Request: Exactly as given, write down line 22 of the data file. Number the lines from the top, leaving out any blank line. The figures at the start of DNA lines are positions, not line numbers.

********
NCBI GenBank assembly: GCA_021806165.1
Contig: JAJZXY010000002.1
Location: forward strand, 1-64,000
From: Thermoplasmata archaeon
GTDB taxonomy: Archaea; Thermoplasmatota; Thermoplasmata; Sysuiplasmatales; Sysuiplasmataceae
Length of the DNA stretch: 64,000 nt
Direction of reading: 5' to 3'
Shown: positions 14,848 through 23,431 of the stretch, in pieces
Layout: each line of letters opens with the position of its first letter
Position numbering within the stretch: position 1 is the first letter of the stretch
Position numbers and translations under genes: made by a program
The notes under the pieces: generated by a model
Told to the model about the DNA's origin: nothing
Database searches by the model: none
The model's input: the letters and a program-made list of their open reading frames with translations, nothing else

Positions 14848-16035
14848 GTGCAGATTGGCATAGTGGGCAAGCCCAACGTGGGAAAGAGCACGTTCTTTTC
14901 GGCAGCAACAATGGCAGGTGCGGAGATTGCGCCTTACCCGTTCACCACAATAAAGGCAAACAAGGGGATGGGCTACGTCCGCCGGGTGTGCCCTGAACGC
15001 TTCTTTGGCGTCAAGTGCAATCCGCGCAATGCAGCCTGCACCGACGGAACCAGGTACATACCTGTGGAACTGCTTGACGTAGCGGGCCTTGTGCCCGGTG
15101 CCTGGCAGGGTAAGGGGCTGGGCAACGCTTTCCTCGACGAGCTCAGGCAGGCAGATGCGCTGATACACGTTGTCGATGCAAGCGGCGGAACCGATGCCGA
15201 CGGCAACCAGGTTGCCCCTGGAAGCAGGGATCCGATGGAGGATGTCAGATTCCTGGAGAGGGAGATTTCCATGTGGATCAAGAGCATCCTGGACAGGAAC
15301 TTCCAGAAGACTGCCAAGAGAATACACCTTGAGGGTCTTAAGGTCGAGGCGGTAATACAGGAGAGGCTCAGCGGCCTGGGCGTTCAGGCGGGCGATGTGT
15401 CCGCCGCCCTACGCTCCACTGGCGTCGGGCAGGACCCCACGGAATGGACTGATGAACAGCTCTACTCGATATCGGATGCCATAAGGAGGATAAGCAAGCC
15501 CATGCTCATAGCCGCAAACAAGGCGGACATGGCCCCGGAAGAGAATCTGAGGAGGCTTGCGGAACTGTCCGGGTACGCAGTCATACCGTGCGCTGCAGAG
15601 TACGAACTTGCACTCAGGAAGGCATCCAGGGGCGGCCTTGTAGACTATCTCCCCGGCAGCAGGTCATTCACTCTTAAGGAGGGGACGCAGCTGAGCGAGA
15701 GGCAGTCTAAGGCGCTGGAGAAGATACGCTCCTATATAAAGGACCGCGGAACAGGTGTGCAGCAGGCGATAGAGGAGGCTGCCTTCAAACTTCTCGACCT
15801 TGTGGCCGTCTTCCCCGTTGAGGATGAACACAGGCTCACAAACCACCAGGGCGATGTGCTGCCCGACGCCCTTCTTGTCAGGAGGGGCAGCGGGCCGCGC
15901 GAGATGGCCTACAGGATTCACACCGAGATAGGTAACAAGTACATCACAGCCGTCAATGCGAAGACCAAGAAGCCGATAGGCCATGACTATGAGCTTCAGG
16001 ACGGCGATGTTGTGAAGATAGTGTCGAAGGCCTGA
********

15301 TTCCAGAAGACTGCCAAGAGAATACACCTTGAGGGTCTTAAGGTCGAGGCGGTAATACAGGAGAGGCTCAGCGGCCTGGGCGTTCAGGCGGGCGATGTGT